And now when I hear people curse the chance that was wasted
I know but too well what they mean….
— When they begin the beguine by Cole Porter
he Beguine is a ‘couples’ slow-dance’, and the unlikely metaphor here is in terms of a gradual, but not interminable, build-up towards general elections in 2019, and beyond. Is India moving on philosophically and democratically, but disgusted with their elected representatives, spurred-on by disillusionment, with near filmy and feudalistic interpretations of imported ideologies — of a constitutional intent subverted, of parliamentary procedure thrown overboard by a roomful of mostly boors?
Is it fed up of being taken for granted, taken for a fool? Moving on towards something more homegrown, more willing to be accountable that it can call its own, as its self-image matures? Is the RSS, redressed in long trousers, less sinister and ridiculous than was assumed before, almost axiomatic now? Has it morphed in the public eye from anachronistic neo-fascism, into a patriotic, disciplined, honest, and benevolent force for the good? Can it, while challenging in a court of law the charge of being the killers of MK Gandhi, be banned again, even as the dim-witted Indian National Congress scion refuses to retract?
Fortunately more and more people, in these days of interactive social media, have realised that it was the long-ruling Nehru dynasty that killed much of the Gandhian legacy, replacing it with their own hagiography, haloing it with their belief of a divine right to rule. And it was this same Nehru dynasty that planted the seeds of many needless but seething conflicts, forced to be endured to this day.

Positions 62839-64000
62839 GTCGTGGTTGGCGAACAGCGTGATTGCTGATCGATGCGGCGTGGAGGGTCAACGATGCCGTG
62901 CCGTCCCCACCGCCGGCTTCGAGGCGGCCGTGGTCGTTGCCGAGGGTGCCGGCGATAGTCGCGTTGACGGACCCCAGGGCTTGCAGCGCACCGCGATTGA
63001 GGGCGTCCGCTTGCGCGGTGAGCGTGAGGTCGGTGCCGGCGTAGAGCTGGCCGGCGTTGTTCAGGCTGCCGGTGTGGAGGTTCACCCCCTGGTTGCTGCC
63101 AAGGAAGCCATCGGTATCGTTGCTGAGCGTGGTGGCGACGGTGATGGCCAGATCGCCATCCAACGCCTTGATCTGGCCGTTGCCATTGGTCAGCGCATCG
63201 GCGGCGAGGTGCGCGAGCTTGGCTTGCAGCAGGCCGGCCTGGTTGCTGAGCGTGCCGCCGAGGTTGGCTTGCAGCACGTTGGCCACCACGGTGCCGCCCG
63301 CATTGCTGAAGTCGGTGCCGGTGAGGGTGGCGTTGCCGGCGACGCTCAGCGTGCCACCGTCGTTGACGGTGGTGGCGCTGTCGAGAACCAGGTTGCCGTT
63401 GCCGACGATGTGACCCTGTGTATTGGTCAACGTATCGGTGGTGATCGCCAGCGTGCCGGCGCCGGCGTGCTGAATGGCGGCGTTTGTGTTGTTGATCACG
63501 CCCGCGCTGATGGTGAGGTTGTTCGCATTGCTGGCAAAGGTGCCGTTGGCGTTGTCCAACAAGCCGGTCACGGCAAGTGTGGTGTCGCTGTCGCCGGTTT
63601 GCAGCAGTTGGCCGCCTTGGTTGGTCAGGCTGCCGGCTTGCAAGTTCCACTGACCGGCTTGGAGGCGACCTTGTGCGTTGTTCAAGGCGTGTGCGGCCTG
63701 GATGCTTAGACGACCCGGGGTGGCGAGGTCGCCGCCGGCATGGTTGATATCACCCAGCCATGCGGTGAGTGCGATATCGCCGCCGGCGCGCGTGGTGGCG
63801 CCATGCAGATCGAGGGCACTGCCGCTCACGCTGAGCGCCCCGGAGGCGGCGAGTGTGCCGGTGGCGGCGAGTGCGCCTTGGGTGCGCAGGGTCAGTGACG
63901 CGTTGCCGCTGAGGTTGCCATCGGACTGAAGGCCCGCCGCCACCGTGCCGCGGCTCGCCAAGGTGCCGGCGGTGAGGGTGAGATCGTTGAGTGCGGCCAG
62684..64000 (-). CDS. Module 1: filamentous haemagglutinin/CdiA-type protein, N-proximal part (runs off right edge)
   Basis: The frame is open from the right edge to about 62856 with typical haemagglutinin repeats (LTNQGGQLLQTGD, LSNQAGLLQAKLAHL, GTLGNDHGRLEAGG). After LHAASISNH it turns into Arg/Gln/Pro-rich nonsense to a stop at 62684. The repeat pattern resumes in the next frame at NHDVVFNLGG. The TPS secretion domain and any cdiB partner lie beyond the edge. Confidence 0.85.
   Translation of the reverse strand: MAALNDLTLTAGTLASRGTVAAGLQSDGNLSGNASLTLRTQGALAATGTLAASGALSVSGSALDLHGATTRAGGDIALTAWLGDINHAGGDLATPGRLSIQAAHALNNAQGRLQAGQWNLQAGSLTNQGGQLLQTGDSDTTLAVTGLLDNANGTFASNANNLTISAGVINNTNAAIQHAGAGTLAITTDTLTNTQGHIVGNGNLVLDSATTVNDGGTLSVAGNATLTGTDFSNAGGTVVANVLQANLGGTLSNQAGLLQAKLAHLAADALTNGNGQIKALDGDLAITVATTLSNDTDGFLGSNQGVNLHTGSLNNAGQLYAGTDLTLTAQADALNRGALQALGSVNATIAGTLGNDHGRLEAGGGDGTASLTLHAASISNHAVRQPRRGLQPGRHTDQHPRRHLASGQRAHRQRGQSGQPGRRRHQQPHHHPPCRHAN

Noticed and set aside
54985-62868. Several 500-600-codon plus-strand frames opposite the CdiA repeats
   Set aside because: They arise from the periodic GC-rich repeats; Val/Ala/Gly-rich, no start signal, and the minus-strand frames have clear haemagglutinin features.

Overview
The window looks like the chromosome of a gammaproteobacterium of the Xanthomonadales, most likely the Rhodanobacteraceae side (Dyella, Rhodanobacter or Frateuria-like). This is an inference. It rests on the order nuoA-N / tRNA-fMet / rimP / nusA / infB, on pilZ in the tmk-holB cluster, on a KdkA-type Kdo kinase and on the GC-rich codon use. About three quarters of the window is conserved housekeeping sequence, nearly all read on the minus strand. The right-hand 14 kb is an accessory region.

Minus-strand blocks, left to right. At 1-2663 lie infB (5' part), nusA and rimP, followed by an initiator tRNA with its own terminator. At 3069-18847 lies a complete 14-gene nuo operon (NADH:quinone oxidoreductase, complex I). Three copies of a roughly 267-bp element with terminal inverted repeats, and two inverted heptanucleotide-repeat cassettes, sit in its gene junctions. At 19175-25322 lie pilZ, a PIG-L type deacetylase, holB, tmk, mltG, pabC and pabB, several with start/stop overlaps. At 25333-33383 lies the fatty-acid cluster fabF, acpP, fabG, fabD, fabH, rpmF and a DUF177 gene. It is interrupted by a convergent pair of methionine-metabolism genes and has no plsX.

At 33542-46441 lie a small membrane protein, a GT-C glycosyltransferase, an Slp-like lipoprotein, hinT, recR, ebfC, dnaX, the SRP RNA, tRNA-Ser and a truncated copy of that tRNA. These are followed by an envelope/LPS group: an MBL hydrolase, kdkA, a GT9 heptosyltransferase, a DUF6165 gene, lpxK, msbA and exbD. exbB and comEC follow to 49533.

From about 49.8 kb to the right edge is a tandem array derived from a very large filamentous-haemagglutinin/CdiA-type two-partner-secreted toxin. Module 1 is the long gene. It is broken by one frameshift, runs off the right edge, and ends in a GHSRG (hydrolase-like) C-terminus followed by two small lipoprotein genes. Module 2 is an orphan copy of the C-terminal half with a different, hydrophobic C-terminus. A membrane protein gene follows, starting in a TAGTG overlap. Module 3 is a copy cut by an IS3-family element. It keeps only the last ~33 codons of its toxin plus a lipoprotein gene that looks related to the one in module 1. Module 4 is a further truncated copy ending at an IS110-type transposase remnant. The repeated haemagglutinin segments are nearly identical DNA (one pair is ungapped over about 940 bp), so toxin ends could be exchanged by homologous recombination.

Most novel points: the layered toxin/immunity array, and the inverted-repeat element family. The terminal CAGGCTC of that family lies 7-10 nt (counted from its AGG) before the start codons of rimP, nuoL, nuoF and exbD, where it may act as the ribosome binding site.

But despite the body politic being long spoiled from the pampering of a destructive, neo-colonial kind, a new consensus has been built already. This is not entirely in favour of the once chai-wallah turned RSS pracharak turned CM and now PM because of some obscurantist fringe elements vitiating the atmosphere. But it is a consensus that is definitely against the pseudo-secularism cum faux socialism long relegated to the past.
Is the carping over the Supreme Court mandated, having to stand up for the National Anthem before movie shows, for example, a hollow bleat from yesterday men? Doesn’t the Left comprise people lost in denial and disbelief, like the Hillary Clinton supporters in America, long permitted and used to trashing everything patriotic here, in the name of modernity, tolerance and personal freedom? Are all of Macaulay’s half-baked and chi-chi children and their cousins of Marxist, Fabian, and Lohiaite extraction, who have collectively kept the masses of India miserably poor and backward, really headed for the dhalao now?
Do the post-independence, post 1991, far more discerning generations, regard the rootless internationalism of the INC essentially as traitorous? These constitute more than 65% of the population, many aged between 15 and 35, that form our vaunted demographic dividend. Resulting inadvertently, from our soft attempts at population control, after correcting the initial excesses.